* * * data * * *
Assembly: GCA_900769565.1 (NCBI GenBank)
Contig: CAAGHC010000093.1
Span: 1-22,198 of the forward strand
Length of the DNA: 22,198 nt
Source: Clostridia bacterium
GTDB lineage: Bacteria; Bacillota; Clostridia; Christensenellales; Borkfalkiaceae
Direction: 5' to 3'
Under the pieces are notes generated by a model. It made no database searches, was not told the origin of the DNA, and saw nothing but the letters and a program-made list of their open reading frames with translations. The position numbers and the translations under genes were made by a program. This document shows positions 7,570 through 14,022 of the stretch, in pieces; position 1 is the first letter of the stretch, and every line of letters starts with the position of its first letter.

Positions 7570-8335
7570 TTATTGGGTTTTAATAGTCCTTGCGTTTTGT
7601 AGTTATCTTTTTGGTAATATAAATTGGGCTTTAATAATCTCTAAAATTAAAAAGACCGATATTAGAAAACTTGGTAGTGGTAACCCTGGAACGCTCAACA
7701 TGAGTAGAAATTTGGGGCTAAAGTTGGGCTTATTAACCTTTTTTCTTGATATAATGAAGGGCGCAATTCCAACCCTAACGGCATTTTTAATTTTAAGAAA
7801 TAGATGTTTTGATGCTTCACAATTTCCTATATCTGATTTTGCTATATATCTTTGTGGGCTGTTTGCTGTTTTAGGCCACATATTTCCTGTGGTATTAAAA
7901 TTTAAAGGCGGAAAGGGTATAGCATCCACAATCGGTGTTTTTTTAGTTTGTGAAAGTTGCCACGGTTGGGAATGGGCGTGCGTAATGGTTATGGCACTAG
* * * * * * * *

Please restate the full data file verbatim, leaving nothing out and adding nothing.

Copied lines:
Assembly: GCA_900769565.1 (NCBI GenBank)
Contig: CAAGHC010000093.1
Span: 1-22,198 of the forward strand
Length of the DNA: 22,198 nt
Source: Clostridia bacterium
GTDB lineage: Bacteria; Bacillota; Clostridia; Christensenellales; Borkfalkiaceae
Direction: 5' to 3'
Under the pieces are notes generated by a model. It made no database searches, was not told the origin of the DNA, and saw nothing but the letters and a program-made list of their open reading frames with translations. The position numbers and the translations under genes were made by a program. This document shows positions 7,570 through 14,022 of the stretch, in pieces; position 1 is the first letter of the stretch, and every line of letters starts with the position of its first letter.

Positions 7570-8335
7570 TTATTGGGTTTTAATAGTCCTTGCGTTTTGT
7601 AGTTATCTTTTTGGTAATATAAATTGGGCTTTAATAATCTCTAAAATTAAAAAGACCGATATTAGAAAACTTGGTAGTGGTAACCCTGGAACGCTCAACA
7701 TGAGTAGAAATTTGGGGCTAAAGTTGGGCTTATTAACCTTTTTTCTTGATATAATGAAGGGCGCAATTCCAACCCTAACGGCATTTTTAATTTTAAGAAA
7801 TAGATGTTTTGATGCTTCACAATTTCCTATATCTGATTTTGCTATATATCTTTGTGGGCTGTTTGCTGTTTTAGGCCACATATTTCCTGTGGTATTAAAA
7901 TTTAAAGGCGGAAAGGGTATAGCATCCACAATCGGTGTTTTTTTAGTTTGTGAAAGTTGCCACGGTTGGGAATGGGCGTGCGTAATGGTTATGGCACTAG